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Janet McNally with lambs

Gain without grain: options for finishing lambs

By Janet McNally, Hinckley, Minnesota — In the previous two issues I examined late-gestation ewe rations: and ewe lactation/early-lamb growth rations using conventional hay/grain and pasture-based solutions. In late gestation, the relatively little grain required had only a small impact on total feed cost. Pasture presented a much larger cost-saving advantage over grain/hay during the lactation phase. This month, let’s look at finishing, taking the lamb from weaning at 120 days of age (75 lbs.) through to 110-120 lbs.

As the accompanying table (made from available data and personal experience) indicates, there is potential for substantial savings with pasture finishing. Yet this stage and the relative benefits of alternative rations are difficult to analyze, because the number of possible options is so great.

Finishing systems should capitalize on the resources available to the producer, as lambs are capable of turning a very wide variety of high-energy feedstuffs into growth. Finishing rations that utilize grazing are almost unlimited in number. Crop residue (corn, canning crops like peas, oilseed residue such as canola, beet tops); crops planted for finishing purposes, such as turnips, corn, and millet; forages such as ryegrass pastures and alfalfa – all can work. A great publication reviewing alternative feedstuffs for lamb finishing is AS 1182, “Alternative feeds for Ruminants,” published by North Dakota State University, which can be found at: http://www.ag.ndsu.edu/pubs/ansci/beef/as1182.pdf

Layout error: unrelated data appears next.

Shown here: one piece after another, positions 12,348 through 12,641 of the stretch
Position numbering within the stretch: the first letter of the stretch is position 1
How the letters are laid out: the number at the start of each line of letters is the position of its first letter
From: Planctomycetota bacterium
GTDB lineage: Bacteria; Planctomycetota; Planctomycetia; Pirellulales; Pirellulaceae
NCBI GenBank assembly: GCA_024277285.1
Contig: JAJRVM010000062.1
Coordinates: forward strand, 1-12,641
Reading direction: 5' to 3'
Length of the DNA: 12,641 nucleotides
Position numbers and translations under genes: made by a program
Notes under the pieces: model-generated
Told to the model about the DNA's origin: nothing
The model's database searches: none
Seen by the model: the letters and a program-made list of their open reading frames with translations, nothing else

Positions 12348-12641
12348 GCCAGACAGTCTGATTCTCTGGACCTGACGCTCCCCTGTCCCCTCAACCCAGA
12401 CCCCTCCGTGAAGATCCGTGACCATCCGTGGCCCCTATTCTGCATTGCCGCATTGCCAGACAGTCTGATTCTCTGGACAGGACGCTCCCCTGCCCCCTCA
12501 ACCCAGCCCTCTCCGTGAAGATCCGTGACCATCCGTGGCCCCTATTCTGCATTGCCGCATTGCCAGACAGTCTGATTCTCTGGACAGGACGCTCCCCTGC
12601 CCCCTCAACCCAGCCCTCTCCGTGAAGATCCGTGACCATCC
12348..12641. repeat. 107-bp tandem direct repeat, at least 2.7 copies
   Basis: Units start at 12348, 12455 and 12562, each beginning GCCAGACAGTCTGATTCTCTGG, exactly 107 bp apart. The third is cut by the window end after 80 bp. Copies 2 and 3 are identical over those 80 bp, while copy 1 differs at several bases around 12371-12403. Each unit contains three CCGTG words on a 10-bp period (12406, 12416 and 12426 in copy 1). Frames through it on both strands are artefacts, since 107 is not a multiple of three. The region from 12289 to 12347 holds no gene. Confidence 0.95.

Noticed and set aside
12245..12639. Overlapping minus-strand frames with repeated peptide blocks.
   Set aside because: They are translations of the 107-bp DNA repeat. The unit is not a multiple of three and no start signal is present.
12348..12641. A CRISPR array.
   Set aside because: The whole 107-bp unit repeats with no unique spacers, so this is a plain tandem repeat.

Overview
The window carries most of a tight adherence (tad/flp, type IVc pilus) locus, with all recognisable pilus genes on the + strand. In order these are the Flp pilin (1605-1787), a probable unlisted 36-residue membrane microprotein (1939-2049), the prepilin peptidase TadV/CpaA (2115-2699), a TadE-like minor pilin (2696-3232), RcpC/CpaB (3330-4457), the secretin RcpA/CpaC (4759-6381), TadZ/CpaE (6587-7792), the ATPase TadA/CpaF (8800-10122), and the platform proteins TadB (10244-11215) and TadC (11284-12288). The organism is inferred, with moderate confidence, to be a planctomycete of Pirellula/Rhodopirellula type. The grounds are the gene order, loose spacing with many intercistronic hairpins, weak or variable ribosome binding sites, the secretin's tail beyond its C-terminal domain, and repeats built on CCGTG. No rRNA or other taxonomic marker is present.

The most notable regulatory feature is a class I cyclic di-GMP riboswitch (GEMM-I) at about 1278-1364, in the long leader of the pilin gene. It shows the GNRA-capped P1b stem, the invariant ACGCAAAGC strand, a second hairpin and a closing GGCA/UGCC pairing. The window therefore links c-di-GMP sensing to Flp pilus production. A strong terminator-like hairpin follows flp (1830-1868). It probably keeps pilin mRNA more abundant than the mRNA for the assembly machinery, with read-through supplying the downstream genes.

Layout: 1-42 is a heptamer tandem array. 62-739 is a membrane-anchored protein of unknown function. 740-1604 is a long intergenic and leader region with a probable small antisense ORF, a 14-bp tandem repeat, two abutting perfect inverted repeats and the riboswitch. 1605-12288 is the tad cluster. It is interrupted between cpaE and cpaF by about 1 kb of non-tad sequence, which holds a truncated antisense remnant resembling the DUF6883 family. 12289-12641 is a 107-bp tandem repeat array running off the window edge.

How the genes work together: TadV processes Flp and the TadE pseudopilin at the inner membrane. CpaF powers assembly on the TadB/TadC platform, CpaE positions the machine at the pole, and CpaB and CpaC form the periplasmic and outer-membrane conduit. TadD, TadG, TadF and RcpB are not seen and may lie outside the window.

There are two chief challenges to pasture finishing of lambs in the U.S. One is that with the exception of some areas of the South and Southwest, lamb finishing typically occurs in the fall in a grazing operation, which is the time when most plants are preparing for winter. Sugar content (which affects palatability and digestibility) of pasture plants declines, resulting in lower intake just when you would like to have the animal eating more.

Challenge number two is that for graziers in the northern half of the U.S., the growing season is just too short. As the table shows, it takes longer to reach finishing weights on pasture. Countries such as Australia and New Zealand have considerably longer growing seasons, and lambs are marketed at close to eight months of age, which makes it possible to finish a lamb on a lower-energy diet.

+ Based on 12% crude protein. Grain ration priced at $180 per ton, hay or haylage at $80 per air-dry hay ton.

*Assumes first and second crop taken as hay, thus sharing the land and crop cost of $60 to $90 per acre. Five pounds dry matter per lamb pasture allowance required.